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Will Referees Always Get It Right?

Not a weekend goes by where a referee doesn't get up someone's nose for either calling a foul or not calling a foul, depending on who is upset by the decision. On many occasions you hear the same people yell out, "Hey ref! Learn the rules!"

It is evident that the person yelling is in need of some advice, as we don't have rules in this game, we have laws. When it comes to the process of consideration, recognition and any subsequent action, it is a little more involved than just reading "the rules." Were it as easy as the pundit on the hill would have us believe, we would not have the continual controversy that we have week after week after week.

Referees are prepared and briefed to consider the following:

SPEED: A referee must not only to be aware of the speed of the game but also the speed of the players at the time of contact. For example, the tackler can sometimes be static while the attacker is coming in at high speed when the tackle is made, thus making the tackle look worse than it really is. This can cause a referee to take more severe action than perhaps is necessary or fair. There are instances where the attacker is simply too good for the defender and his speed of movement can be the cause of the tackle going wrong. Referees are encouraged to be vigilant and sympathetic in these instances whereas supporters of the tackled player will always see it more seriously and in a lot of cases demand at least caution.


Players Headed to Albuquerque Get a Helping Hand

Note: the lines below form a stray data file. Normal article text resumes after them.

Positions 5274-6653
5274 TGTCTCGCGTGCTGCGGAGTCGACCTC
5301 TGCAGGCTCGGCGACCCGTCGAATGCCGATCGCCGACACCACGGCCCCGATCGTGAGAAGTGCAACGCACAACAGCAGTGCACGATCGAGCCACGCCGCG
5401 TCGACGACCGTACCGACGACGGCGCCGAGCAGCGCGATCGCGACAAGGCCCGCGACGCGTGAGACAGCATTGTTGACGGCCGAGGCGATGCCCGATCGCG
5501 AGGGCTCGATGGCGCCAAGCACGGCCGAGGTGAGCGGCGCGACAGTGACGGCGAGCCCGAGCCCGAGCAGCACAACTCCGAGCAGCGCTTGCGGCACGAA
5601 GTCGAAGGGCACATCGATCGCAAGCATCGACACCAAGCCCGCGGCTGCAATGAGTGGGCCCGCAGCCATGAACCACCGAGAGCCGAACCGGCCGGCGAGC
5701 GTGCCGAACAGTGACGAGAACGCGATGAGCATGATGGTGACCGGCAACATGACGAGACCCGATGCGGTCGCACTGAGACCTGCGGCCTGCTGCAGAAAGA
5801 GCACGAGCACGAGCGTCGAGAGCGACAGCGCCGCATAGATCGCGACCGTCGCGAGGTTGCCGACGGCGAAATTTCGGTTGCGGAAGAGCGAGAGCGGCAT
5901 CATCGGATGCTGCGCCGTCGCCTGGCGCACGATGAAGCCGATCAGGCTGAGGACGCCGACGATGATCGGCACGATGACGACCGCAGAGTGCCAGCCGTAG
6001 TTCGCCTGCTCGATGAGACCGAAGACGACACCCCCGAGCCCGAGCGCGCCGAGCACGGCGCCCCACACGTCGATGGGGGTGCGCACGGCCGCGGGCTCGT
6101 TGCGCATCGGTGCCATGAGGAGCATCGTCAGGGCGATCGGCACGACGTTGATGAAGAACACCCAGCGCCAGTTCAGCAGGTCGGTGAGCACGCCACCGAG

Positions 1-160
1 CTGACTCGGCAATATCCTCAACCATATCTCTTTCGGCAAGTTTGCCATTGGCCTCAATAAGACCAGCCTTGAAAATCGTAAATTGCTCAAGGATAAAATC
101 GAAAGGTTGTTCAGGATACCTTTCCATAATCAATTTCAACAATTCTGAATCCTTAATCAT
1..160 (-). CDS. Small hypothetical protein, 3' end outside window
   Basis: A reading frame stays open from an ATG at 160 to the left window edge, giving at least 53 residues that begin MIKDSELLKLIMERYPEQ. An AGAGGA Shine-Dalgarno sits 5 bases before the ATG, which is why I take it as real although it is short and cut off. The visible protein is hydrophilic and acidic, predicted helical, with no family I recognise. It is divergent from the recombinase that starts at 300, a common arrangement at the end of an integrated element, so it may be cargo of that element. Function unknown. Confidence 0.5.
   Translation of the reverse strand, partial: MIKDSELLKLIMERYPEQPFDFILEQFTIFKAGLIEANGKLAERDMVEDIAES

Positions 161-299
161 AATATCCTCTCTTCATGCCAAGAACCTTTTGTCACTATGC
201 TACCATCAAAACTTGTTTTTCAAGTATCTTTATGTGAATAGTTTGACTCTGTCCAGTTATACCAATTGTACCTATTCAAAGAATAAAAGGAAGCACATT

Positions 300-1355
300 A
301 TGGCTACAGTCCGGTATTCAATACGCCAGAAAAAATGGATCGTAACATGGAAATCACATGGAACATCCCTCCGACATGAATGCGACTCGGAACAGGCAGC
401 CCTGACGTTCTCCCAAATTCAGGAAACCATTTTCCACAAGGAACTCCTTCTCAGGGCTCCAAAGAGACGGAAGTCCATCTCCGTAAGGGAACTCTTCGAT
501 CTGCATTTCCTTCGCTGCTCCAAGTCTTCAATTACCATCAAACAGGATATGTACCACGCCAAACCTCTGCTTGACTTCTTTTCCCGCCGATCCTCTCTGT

Recognizing the commitment it takes to progress to the highest level of competition, the CYSA Board of Directors has allocated $70,000 in stipends that will be issued to the players attending the US Youth Soccer Region IV Championships in Albuquerque, New Mexico with their CYSA State Cup champion and wildcard teams.

The stipends for the athletes attending Far West Regionals is just one of the various outreach programs through which CYSA helps fund soccer opportunities for players at all levels of play.

California Youth Soccer Association views each of our members as part of our extended soccer family. During the course of 40-plus years of continuous operation as the largest State Association in the United States , CYSA 's service-oriented approach places an emphasis on providing the very best programs to serve ALL levels of youth soccer players. CYSA offers programs that are designed to provide a soccer experience regardless of the skill-set of the player, including our TOPSoccer program for players with special challenges, Soccer Start for the economically disadvantaged player, CYSA - Cal Soccer League for every competitive level team, Recreation Programs for the players who are the foundation of our organization and CYSA Cups (State Cup, Presidents Cup, Association Cup and Founders' Cup) with an event to serve every level of play.


You Don't Coach The Referees

After both coaching and refereeing for the last 30 years, I think I am qualified to speak to the issue of the referees' impact on the game of soccer.

In 99 percent of all the soccer matches I have seen or been involved in, the referee actually had no effect on the outcome of the match. The bottom line is, the team who scored the most goals won the match - even if the only goal was on a penalty kick given by the referee. The question there is, how did the other team - who couldn't even score one goal - expect to win the match anyway?

Coaches give the referees too much credit for the outcome of the game, and accept little, if any, responsibility for their own lack of preparation and player discipline. Contrary to popular belief, it is not the referees' job to discipline the players - that's the coaches' job.

I take offence at coaches who say they are so much better trained then the referees. I spent many more hours on soccer-specific training to be a referee in all levels then I ever did to coach at those same levels. I don't believe I am the exception.